Meanwhile, Claudia Uribe, Director of the Regional Multisectoral Office of UNESCO in Santiago, stated that “PISA 2022 calls on us to take action, since it shows that a large proportion of girls and boys in the region has not managed to acquire basic proficiency, for example just 25% of students acquired basic proficiency in mathematics. Such poor performances had already been flagged by UNESCO’s ERCE study before the pandemic.”

PISA measures the ability of 15 year olds (who are enrolled in seventh grade or above) to use their reading, mathematics and science knowledge and skills to meet real-life challenges.

According to the information provided at the event, some 690,000 15-year-old students in 81 countries and economies participated in PISA 2022, including 14 Latin American and Caribbean countries: Argentina, Brazil, Chile, Colombia, Costa Rica, the Dominican Republic, El Salvador, Guatemala, Jamaica, Mexico, Panama, Paraguay, Peru and Uruguay.

Since the assessment began in 2000, participation by the region’s countries has tripled, rising from 5 to 14.

Despite the region’s heterogeneous outcomes, PISA 2022 confirmed that Latin America and the Caribbean continues to perform poorly in education at an international level.

In the region, three out of every four students do not have basic proficiency in mathematics (in comparison with 31% in OECD countries), 55% do not have basic reading skills and 57% lack basic science skills. All the region’s countries fare better in reading than in math and science.

The countries with the best performance on all three tests are Chile and Uruguay, and the countries with the poorest performance are El Salvador, Guatemala, the Dominican Republic and Paraguay.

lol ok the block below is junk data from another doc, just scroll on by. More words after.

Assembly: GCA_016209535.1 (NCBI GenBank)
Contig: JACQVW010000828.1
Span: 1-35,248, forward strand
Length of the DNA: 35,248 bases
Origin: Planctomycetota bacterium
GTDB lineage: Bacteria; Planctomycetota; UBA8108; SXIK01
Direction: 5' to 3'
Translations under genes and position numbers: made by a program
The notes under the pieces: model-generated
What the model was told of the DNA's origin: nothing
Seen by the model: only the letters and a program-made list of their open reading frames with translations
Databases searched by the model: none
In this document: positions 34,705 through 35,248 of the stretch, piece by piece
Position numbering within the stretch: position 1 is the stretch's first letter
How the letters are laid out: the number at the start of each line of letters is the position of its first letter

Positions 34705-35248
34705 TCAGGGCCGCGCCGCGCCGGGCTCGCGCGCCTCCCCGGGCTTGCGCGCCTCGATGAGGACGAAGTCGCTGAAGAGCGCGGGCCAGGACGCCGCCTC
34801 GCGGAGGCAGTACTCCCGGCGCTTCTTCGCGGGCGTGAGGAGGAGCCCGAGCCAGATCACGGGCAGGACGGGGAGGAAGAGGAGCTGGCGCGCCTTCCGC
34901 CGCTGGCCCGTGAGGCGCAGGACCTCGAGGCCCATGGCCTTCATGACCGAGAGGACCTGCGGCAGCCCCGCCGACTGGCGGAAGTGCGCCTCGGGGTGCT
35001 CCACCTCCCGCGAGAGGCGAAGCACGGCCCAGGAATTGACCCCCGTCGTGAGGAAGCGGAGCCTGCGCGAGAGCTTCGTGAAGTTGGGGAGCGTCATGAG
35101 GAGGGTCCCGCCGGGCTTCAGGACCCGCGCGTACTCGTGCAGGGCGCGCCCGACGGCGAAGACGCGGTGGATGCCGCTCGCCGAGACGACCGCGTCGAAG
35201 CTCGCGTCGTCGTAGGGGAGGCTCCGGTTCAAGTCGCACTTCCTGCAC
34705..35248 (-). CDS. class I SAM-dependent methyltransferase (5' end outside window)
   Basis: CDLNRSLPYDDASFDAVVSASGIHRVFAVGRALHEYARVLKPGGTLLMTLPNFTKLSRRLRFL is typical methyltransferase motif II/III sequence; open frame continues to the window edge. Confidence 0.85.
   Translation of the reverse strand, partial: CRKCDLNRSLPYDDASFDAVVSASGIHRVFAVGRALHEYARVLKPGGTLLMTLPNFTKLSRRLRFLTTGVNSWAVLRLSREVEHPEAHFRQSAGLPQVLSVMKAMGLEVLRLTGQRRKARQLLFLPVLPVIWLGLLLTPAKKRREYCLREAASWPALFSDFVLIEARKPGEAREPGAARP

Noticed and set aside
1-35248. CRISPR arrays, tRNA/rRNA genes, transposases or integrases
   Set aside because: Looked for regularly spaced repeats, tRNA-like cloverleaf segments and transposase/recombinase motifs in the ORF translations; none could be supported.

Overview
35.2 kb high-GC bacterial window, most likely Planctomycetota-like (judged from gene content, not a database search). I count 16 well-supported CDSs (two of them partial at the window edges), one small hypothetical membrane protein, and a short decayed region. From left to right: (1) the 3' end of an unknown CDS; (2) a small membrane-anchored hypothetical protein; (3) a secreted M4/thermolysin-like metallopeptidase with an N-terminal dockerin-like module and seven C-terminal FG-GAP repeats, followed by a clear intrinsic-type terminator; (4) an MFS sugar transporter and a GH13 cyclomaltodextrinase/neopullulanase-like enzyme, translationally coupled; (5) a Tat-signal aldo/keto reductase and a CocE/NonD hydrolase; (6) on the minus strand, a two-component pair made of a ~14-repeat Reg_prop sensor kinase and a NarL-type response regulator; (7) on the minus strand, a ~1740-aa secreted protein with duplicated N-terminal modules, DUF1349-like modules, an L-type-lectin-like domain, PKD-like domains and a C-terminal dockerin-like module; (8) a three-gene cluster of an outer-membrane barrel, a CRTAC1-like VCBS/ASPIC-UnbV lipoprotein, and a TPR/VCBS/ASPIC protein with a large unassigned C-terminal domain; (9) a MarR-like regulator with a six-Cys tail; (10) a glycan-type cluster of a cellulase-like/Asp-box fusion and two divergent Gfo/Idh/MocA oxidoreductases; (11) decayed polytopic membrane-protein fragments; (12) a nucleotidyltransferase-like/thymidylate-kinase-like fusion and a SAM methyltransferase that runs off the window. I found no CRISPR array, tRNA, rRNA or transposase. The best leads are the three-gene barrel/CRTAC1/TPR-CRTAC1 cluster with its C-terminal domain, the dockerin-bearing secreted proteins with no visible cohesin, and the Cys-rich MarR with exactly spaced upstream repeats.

PISA 2022 recorded an unprecedented drop in performance across the OECD in mathematics and reading. In contrast, in this region, the evolution of countries is mixed.

In mathematics, for instance, the performance of Costa Rica, Mexico, Uruguay and Peru worsened; Argentina, Brazil, Chile, Colombia and Panama stayed stable; and the Dominican Republic, Paraguay and Guatemala improved their results.

In addition, a high degree of inequality in educational performance can be seen that hurts students in more vulnerable situations: on average, 88% of the poorest students in the region perform poorly in mathematics, compared with 55% of the wealthiest pupils.

In that vein, PISA 2022 points to a greater scarcity of human and pedagogical resources in the schools of the region with lower socioeconomic levels.

According to ECLAC’s data, public spending on education in Latin America and the Caribbean in 2022, on average, fulfilled at least one of the two global commitments to education financing: spending of at least 4% of GDP, or 15% of total public expenditures. However, the countries that invest the most in education in the region invest less than practically all of the OECD countries. On average, OECD countries invest nearly 5 times more per student than what Latin American and Caribbean countries invest.

To address these and other challenges, in late January 2024, an extraordinary ministerial meeting of Education Ministers from Latin America and the Caribbean will be held at ECLAC’s headquarters, convened by UNESCO and the Chilean Education Ministry, and co-organized by the CAF-Development Bank of Latin America and the Caribbean, the World Bank, ECLAC and UNICEF.